The chemotherapy you have in this trial is a combination of etoposide and either cisplatin or carboplatin - your specialist will decide which one is best for you to have. This is called induction chemotherapy.

You have the drugs every 3 weeks through a drip into a vein. Each 3 week period is called a cycle of treatment. As long as your cancer is not getting worse and you don’t have bad side effects, you have up to 6 cycles of chemotherapy, lasting 18 weeks all together. From the 3rd cycle of treatment onwards, you have ipilimumab (or the dummy drug) as well.

CA184156 trial diagram

If your cancer gets smaller (partial response) or disappears completely (complete response) during induction treatment, the trial team will talk to you about having radiotherapy to your head to reduce the risk of cancer spreading to your brain. This is called prophylactic cranial irradiation (PCI). If you do have PCI, you have radiotherapy daily for 3 weeks.

The team may then talk to you about carrying on having ipilimumab or the dummy drug on its own. This is called maintenance therapy. Depending on which group you were in, you have ipilimumab or the dummy drug through a drip into a vein once every 12 weeks until your cancer starts to get worse.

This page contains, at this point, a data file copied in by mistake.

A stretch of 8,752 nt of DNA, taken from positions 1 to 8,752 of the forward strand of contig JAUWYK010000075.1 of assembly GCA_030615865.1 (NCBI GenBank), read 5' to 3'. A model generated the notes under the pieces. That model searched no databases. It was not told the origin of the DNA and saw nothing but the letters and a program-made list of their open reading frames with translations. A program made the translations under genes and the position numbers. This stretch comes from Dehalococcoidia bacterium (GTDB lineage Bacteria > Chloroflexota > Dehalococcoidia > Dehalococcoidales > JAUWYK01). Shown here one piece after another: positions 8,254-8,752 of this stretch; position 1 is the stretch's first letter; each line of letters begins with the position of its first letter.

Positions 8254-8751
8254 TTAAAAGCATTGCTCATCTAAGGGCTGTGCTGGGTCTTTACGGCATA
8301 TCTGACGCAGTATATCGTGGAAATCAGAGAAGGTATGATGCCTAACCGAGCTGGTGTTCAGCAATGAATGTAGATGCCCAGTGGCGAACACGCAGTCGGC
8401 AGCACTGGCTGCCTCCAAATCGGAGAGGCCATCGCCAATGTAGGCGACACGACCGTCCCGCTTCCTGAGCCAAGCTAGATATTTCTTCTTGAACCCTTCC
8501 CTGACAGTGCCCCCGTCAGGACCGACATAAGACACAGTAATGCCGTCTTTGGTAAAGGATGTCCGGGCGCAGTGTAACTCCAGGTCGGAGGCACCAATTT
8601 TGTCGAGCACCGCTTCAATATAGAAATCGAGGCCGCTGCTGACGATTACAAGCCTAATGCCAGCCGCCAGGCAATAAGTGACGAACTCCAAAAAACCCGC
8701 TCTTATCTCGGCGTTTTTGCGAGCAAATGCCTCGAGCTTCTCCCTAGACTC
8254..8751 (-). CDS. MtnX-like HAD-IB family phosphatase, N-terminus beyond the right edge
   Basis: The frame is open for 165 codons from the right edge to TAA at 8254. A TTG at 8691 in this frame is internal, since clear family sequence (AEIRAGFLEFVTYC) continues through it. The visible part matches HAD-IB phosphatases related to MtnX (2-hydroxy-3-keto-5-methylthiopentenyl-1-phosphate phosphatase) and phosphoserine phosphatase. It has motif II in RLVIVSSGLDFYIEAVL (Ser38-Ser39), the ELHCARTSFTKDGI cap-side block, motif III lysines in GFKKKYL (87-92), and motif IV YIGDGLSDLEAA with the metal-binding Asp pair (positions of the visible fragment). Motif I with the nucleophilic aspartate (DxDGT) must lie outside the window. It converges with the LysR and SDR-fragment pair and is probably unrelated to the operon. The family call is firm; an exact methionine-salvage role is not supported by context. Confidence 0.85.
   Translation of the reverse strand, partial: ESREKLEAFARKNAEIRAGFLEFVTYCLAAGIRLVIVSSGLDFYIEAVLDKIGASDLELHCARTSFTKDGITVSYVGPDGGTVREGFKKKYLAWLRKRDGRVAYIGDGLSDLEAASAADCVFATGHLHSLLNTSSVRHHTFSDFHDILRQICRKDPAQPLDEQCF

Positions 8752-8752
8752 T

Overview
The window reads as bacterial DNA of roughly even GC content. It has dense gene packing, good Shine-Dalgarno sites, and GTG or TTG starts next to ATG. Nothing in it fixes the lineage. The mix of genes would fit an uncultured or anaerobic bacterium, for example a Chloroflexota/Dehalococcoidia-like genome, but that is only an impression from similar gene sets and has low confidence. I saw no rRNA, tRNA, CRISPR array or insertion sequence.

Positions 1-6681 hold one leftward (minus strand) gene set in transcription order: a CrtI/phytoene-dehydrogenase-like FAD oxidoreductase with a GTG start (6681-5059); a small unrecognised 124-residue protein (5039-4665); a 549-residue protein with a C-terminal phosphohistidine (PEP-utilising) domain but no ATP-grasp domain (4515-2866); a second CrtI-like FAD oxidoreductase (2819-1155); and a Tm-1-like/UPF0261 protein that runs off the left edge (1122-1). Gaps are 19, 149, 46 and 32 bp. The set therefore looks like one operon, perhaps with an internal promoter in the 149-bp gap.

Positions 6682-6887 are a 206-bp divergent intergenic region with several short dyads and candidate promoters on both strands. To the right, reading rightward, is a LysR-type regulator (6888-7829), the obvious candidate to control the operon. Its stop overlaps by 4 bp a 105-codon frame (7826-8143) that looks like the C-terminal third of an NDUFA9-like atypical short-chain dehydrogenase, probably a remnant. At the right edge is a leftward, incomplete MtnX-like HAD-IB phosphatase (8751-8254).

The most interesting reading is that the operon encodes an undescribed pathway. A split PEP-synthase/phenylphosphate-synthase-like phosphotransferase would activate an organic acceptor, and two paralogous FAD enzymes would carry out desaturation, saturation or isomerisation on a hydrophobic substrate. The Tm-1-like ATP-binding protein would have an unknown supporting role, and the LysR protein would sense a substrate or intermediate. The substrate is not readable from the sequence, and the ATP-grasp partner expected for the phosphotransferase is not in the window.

If you have radiotherapy to your brain (PCI), it will start at least 3 weeks after your last cycle of induction chemotherapy. Maintenance therapy starts between 9 and 12 weeks after you finish induction treatment.

Hospital visits

You see the trial team and have some tests before you start treatment. The tests include

You go to hospital once every 3 weeks during the induction chemotherapy. You have regular blood tests. You have a heart trace (ECG) in the 7th week of treatment to look for any changes to your heart rhythm. You have a CT or MRI scan every 6 weeks.